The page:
1. Maoist influence down from 96 to 41 districts: Home Ministry
UPSC Syllabus: Mains – GS Paper III – Internal Security
Sub Theme: Naxalism in India UPSC | Left wing extremism UPSC
Context: Addressing the review meeting on Left Wing Extremism (LWE) at New Delhi, Union Minister of Home Affairs Shri Amit Shah said that LWE is one of the major internal security challenges faced by the Nation for the last several decades. However, there has been a sharp decline in influence of Maoists from 96 Left Wing Extremism (LWE) affected districts in 10 States in 2010 to 41 districts.
Important Highlights of the Meeting
- Reduction in LWE Affected Districts – Owing to improved scenario, the number of SRE districts were reviewed twice in last 03 years with a reduction from 126 districts to 90 in Arpil-2018 and then to 70 in July-2021. The number of most LWE affected districts were also reduced from 35 to 30 in April-2018 and further reduced to 25 in July 2021.
- Decrease in LWE Incidents and Deaths – Incidents of Left Wing Extremism have come down by 23 per cent, the number of deaths has come down by 21 per cent with death toll being less than 200 for the first time. The incidents have reduced from 2,258 in 2009 to 349 incidents till August 31 this year. The number of deaths reduced from 908 to 110 during the same period.
- Welfare Programmes must reach to common people in LWE Affected Districts – In order to ensure that common people do not join LWE, complete development and decentralisation of power at the grass roots is necessary. Focus must be given on health, education and livelihood along with strengthening panchayats and implanting of Forest Rights Act.
- Review Developmental Works at ground level – To tackle LWE in affected districts and review developmental process, the Chief Secretaries of the affected states should hold a review meeting with the DGPs and officers of central agencies at least every three months along with their Chief Ministers.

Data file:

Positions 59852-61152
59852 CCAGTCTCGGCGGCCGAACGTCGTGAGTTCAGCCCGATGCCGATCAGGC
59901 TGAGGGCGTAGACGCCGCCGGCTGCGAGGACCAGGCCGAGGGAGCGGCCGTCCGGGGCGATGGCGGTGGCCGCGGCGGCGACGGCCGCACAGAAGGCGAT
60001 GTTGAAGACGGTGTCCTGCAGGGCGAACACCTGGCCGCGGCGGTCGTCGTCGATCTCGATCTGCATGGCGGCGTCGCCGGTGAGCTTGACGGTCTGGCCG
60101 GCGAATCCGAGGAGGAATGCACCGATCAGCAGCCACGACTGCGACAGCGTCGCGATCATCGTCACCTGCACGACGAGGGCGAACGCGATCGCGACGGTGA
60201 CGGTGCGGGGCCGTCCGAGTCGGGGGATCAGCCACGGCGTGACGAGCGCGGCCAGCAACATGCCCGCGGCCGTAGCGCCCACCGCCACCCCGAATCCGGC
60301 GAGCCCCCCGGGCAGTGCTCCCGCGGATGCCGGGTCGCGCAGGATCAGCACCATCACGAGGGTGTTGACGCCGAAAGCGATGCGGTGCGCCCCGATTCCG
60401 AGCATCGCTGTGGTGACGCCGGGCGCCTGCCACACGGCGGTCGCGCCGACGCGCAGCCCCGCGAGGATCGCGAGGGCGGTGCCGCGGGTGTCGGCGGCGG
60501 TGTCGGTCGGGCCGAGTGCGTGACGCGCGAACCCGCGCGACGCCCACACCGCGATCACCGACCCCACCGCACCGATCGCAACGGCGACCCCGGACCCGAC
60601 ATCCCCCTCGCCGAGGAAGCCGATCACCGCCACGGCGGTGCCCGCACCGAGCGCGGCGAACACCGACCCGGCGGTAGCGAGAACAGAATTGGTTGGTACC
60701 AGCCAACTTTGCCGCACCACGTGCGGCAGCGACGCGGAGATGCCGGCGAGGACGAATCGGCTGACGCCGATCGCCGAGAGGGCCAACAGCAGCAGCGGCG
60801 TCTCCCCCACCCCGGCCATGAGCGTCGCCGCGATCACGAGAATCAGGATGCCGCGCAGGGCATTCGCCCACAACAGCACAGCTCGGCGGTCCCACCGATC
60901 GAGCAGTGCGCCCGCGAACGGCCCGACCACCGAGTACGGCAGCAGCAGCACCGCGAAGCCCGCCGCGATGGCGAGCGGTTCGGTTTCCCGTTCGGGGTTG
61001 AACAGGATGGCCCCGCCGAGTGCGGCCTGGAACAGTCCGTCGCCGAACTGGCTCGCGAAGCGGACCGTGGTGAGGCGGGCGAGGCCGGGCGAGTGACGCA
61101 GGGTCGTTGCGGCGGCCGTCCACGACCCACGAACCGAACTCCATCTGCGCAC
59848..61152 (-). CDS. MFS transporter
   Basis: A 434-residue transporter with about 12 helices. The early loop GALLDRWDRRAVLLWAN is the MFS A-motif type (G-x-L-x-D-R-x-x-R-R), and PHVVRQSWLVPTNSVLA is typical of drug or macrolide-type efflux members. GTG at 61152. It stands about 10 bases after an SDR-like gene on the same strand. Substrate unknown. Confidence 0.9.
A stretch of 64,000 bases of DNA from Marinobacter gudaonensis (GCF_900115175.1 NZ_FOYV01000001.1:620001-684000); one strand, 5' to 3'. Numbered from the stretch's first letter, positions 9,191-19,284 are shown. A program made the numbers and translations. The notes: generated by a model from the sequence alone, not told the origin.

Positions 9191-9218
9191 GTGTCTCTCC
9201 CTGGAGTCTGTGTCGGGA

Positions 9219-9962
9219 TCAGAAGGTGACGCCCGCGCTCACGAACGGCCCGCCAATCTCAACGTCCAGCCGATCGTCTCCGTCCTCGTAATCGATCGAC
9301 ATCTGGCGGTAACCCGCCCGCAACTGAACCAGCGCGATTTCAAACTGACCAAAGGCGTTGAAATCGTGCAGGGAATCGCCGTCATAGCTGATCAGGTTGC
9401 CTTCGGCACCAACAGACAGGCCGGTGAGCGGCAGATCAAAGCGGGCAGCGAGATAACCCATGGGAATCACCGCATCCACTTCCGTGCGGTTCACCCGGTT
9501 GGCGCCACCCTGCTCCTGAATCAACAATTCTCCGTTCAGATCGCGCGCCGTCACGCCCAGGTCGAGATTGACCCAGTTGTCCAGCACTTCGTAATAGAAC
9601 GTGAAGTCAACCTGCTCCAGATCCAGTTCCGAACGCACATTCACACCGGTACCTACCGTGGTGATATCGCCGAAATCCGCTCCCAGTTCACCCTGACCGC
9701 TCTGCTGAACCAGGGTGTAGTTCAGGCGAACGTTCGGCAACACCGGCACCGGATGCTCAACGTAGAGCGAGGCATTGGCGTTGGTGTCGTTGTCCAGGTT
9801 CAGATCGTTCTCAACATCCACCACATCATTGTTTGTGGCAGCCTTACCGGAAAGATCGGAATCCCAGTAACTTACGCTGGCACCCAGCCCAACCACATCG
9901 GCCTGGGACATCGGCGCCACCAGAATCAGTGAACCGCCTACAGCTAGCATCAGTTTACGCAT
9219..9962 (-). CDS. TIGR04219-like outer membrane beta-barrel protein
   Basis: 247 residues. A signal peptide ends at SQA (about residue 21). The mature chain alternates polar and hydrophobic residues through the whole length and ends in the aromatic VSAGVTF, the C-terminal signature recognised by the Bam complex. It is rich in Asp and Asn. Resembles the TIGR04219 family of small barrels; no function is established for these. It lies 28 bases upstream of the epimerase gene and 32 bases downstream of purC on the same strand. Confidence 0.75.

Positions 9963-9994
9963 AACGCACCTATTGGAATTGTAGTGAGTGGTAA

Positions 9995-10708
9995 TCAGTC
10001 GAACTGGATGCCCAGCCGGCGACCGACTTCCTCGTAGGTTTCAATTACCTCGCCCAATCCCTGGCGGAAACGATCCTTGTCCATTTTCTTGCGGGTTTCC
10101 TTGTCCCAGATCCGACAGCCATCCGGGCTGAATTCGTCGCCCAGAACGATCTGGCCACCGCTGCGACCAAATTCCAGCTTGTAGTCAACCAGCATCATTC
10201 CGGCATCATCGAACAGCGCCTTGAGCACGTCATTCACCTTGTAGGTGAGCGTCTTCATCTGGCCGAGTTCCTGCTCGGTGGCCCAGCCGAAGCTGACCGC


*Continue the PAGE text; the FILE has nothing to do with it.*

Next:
- Neutralizing Financial Source – It is very important for LWE affected states to neutralize the sources of income of the Left Wing Extremists and for this, states and central agencies should work together by building pressure, increasing speed and ensuring better coordination.
- Surrender by Extremists in North-East – Government of India has been successful in getting many extremist groups surrender and lay down arms, especially in the North East. So far, about 16,000 cadres have joined the mainstream of the society, including the Bodoland Pact, the Bru Pact, the Karbi Anglong Pact and the surrender by the insurgent cadres of Tripura.
- Revised Categorisation of LWE Districts – To arrest the expansion plan of the CPI (Maoist) and also to restrict them to bounce back in the areas recently taken away from LWE influence, 8 districts have been categorized as ‘District of Concern’.
Grievances Raised by States
- Reducing Number of LWE Districts by Centre – Addressing the meeting, Jharkhand Chief Minister accused the Centre of slashing the number of LWE-affected districts in the State that could avail Rs. 33 crore under the Special Central Assistance (SCA) and Security Related Expenditure (SRA) scheme for infrastructure-related projects.